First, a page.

Premieres by Saint Ephraim Male Choir at Mass, free concert
The new compositions have been written especially for the choir by György Miklós Fehér, whose works have been sung by the choir for more than 10 years. He has composed the four-part Mass for men and organ, with the organ to be played by Anastasia Bednarik. Following this, Fehér’s “Requiem” will be performed.
The composer was born in Budapest in 1951. He studied piano, oboe and composition at the Bartók Conservatory in Miskolc from 1956 to 1971, then in Budapest and later again in Miskolc, and finally in 1976 at the Liszt Ferenc Academy of Music where he received his diploma in composition.
Hungary’s most popular chamber vocal ensemble was established in 2002 by singer and conductor Tamás Bubnó, Hungarian Artist of Merit and Liszt Award laureate. He undertook doctoral research into the origin of Greek Catholic melodies in Hungary and the Carpathian area. The choir’s name comes from Saint Ephrem the Syrian (306-373 AD), who was a celebrated hymn composer, aptly nicknamed “harp of the Holy Spirit’ by his contemporaries.
The choir is the only professional Byzantine musical ensemble in Hungary. It is comprised of members from various Greek Catholic choirs working in Budapest (the Rózsák Square Greek Catholic Choir, the Csepel St Ephraim Chorus), as well as professional singers who love Byzantine liturgical music in an authentic manner.
They consider the establishment of intercultural dialogue to be a kind of peace-building role between the East and the West, but at the same time they put great emphasis on the playing of new compositions of European contemporary music and the nurturing of the Hungarian male tradition (Liszt, Bartók, Kodály).
From the very beginning, the promotion of Hungarian contemporary classical music and the presentation of new works have been of paramount importance for the vocal formation, which is unique in Hungary. Several contemporary masters, among them László Sáry, Barnabás Dukay, Miklós Mohay, Péter Zombola, Péter Tornyai and Boldizsár Csiky, have composed works for the ensemble.
In May 2003 the choir was invited to the Polish Hajnówka orthodox music festival – the first choir from Hungary to be asked – and, to their own surprise, took the second prize competing against the Slavic, Baltic and Balkan choirs who are far more steeped in this great tradition. The choir regularly participates in Greek Catholic liturgies and is a resident performer at the programmes of the National Ruthenian Minority Government.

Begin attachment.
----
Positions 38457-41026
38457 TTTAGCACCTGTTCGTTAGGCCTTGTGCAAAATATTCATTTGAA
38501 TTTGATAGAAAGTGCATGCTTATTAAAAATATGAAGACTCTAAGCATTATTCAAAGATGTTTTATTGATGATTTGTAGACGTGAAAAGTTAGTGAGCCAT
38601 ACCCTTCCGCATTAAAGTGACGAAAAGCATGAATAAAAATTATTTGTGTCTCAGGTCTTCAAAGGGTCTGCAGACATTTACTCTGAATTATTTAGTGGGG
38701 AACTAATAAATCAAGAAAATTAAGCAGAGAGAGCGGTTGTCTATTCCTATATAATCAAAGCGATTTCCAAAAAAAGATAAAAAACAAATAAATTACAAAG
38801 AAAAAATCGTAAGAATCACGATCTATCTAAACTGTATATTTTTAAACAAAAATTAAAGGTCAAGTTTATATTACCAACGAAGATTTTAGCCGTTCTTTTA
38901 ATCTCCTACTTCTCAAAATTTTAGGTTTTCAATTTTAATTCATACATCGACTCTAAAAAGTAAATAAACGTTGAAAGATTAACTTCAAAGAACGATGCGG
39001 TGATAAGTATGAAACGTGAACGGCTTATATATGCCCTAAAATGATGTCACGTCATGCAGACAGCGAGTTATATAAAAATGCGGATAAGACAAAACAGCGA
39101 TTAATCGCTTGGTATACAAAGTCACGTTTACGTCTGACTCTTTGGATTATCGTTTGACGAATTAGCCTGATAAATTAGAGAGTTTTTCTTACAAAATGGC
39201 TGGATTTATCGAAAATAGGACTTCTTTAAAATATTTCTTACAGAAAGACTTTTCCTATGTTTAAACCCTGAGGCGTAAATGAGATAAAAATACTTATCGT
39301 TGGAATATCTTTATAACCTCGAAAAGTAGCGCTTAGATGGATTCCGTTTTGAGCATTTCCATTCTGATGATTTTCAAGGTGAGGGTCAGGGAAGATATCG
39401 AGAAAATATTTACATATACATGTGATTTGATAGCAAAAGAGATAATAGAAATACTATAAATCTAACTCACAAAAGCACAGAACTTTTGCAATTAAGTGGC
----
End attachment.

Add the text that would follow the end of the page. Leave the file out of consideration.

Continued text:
They have been invited to many important Hungarian festivals (Valley of Arts, Zemplén Festival, Óbuda Summer Festival, Mother of the Hungarians Church Music Festival) as well as to Poland, Macedonia, Romania and Ukraine. In May 2005, the choir gave concerts in St Petersburg and Moscow as part of the Russian Hungarian Cultural Season.
In 2012 the Saint Ephraim Male Choir received the Pro Cultura Minoritatum Hungariae Award for nurturing Ruthenian ethnic culture, and in 2014 it received the Hungarian Heritage Award. In the same year, the General Assembly of the Capital of Budapest awarded the choir the Budapest Brand Award for its outstanding cultural and artistic activity.
The choir has performed with renowned musicians such as the British a cappella vocal ensemble The King’s Singers and Lebanese singer and musicologist Abeer Nehme. It is also a regular contributor to the productions of the State Folk Ensemble and the Danube Artists’ Ensemble, and is happy to participate in other genres with performers and composers such as Anna and the Barbies, Bea Palya, László Dés, Gábor Presser, János Lackfi, János Háy, the Óbuda Danubia Zenekar (Orchestra), the Szent István Philharmonic and the Budapest Strings Chamber Orchestra.
St. Teresa of Ávila Parish Church, a late Baroque church built in 1809, is in Pethő Sándor utca, District VI, Budapest.